Naked, faceless, black and white images of bodies were scattered against all white walls in The Box last Friday for a steady stream of students and community members to see. The images included mid sections usually covered by clothes, sleek limbs contorted in unusual directions, and even a close-up picture of toes. The pictures were taken of Knox students, by Knox students, for a project called “Love Your Body.”
“Love Your Body” is an event sponsored by Students Against Sexism in Society and held events throughout last weekend, including discussions, an open mic reading, and a presentation by body cast artist Larry Kirkwood. All Knox students were invited to participate in the events, meant to challenge traditional ideas about sexism and body image.
“I hope that anyone who participated [in the weekend] used it as a space to break away from society’s expectations,” said sophomore Annie Zak, who organized the weekend.
Over sixty students participated as models in the photo shoot and were able to select one photograph that was hung in the gallery on Friday. Students were able to see all of the photos from this year’s photo shoot as well as some photos from years past.
“It’s interesting to have someone photograph you because they see things you don’t,” said Zak. “I hope that the models are able to break away from what society tells them [about body image].”
Zak participated as a model in this year’s shoot.
“It was a really good experience and I’m proud of myself for doing it,” said Zak. “It was empowering but it didn’t completely change how I view myself.”
There was also an open mic later in the evening on Friday where students could share poetry, short stories, and thoughts about their bodies and the way they interact with them.
Junior Tasha Coryell and sophomore Amelia Garcia read poems they had written about reclaiming their bodies while Zak read a piece by Eve Ensler. Senior Rachael Goodman-Williams read a personal piece. Senior Ashley Blazina read a story she wrote about her own sexual molestation as a child.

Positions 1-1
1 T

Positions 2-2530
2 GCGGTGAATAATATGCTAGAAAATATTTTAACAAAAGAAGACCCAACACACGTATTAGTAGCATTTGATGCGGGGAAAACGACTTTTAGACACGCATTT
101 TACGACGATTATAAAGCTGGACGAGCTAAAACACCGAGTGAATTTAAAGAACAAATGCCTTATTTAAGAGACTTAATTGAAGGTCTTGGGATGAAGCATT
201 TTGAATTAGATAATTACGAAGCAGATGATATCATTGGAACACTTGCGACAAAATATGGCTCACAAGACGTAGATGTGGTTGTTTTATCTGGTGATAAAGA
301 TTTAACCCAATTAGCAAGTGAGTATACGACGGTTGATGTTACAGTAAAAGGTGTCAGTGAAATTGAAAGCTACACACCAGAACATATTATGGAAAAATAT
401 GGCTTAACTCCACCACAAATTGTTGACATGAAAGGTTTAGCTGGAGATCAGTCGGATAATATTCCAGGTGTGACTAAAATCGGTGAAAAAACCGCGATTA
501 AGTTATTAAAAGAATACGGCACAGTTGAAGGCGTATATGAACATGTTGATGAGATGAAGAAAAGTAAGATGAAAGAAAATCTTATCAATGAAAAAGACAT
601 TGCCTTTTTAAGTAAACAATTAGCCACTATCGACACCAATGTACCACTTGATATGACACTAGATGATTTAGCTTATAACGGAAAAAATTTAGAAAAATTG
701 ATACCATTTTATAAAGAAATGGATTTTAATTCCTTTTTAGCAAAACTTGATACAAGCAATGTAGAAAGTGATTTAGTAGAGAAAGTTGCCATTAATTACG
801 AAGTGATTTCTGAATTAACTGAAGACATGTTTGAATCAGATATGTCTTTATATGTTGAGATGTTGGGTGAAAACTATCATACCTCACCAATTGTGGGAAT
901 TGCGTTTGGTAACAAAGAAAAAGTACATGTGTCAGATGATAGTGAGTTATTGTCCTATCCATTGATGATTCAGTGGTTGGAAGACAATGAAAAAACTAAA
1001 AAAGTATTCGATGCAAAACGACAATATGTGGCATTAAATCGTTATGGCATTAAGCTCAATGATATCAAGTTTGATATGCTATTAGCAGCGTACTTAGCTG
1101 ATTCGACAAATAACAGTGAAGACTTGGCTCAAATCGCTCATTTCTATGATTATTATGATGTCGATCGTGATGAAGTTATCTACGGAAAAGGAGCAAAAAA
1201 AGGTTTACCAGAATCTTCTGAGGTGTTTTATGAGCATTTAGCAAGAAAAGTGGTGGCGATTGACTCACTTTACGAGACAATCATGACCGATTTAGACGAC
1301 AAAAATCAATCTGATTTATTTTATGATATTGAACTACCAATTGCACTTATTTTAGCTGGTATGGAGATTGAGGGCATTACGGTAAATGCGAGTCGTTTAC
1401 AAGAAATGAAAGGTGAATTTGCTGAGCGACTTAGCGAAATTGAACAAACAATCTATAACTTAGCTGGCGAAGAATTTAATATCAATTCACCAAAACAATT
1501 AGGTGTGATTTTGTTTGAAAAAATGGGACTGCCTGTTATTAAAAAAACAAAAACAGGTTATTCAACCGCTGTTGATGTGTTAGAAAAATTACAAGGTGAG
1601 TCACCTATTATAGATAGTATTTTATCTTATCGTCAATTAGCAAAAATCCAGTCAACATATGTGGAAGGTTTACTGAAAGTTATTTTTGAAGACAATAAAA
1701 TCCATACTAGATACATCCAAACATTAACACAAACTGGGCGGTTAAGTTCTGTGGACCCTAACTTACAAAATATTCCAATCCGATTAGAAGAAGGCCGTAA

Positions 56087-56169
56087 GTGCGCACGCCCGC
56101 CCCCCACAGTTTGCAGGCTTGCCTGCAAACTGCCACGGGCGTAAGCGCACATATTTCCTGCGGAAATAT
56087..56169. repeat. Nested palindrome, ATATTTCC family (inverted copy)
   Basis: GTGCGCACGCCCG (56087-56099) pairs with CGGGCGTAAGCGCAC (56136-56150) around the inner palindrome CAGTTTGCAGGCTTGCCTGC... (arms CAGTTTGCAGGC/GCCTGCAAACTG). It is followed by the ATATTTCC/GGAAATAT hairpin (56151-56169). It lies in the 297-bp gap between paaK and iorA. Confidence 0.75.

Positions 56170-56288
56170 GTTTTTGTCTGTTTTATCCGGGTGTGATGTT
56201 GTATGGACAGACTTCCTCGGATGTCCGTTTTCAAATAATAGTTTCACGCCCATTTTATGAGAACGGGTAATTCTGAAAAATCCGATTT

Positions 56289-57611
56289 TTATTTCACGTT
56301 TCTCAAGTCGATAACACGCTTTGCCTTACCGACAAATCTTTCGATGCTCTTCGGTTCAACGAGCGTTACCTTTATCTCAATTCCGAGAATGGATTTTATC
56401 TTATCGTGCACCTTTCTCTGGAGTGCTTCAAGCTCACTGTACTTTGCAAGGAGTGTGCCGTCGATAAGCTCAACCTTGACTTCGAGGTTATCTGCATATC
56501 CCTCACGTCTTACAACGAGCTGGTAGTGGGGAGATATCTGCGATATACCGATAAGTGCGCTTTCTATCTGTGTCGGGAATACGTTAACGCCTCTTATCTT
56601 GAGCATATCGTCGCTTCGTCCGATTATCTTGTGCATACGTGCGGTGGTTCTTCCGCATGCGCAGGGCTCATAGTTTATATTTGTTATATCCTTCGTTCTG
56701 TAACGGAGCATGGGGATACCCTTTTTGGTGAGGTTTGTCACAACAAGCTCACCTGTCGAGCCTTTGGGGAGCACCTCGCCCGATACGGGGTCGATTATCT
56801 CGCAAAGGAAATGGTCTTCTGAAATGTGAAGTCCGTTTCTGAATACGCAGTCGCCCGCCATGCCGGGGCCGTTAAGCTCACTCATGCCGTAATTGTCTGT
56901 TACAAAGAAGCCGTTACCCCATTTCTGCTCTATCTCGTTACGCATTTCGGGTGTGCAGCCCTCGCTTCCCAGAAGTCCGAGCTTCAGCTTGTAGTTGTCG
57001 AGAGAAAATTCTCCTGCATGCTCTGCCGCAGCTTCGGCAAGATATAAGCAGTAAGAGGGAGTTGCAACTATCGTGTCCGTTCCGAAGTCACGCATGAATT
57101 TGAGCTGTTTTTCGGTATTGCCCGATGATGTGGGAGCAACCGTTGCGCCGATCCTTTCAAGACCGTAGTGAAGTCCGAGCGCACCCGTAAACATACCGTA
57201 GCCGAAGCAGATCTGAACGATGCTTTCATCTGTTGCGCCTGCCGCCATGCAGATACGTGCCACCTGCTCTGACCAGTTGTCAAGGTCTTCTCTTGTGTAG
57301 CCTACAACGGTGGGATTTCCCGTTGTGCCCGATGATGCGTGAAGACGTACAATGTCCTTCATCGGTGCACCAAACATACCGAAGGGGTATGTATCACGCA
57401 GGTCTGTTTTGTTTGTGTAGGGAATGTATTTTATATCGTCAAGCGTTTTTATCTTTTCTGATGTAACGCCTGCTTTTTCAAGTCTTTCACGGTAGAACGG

“The readers are able to get the power to reclaim their bodies,” said Zak. “A lot of people get different messages from it.”
Before the reading, Blazina passed around strips of paper and invited the audience to write a personal passage about their bodies on the strip. In between each performer at the open mic, Blazina read a few of the strips and the audience repeated back the words. Some strips admitted things people were self-conscious about regarding their bodies while others wrote about the things they loved about their bodies.
“It made [for] a feeling of connectivity between the audience,” said Zak.
As part of the Saturday events, Kirkwood presented his body casts at The Box and gave a talk about the experience of making them. The casts were plaster and showed mostly the mid sections of many different bodies. A few were casts in the display were of Knox alumni.
Kirkwood’s purpose in creating the casts was to communicate that body image is a relative concept.
“The casts are good because you can see the beauty in them, but they can be misleading,” said Zak. She mentioned a particular cast of a body that looked beautiful and perfect. That cast, Kirkwood told the audience, was made of a woman who had brain cancer.
Kirkwood brought about 20 body casts with him and has made over 500 in his career.
Zak said the only thing she hopes to improve upon the event for next year is to get more men involved. Negative body image ideas affect both men and women, Zak said, and everyone is welcome to participate.
“I think the weekend went really well,” said Zak.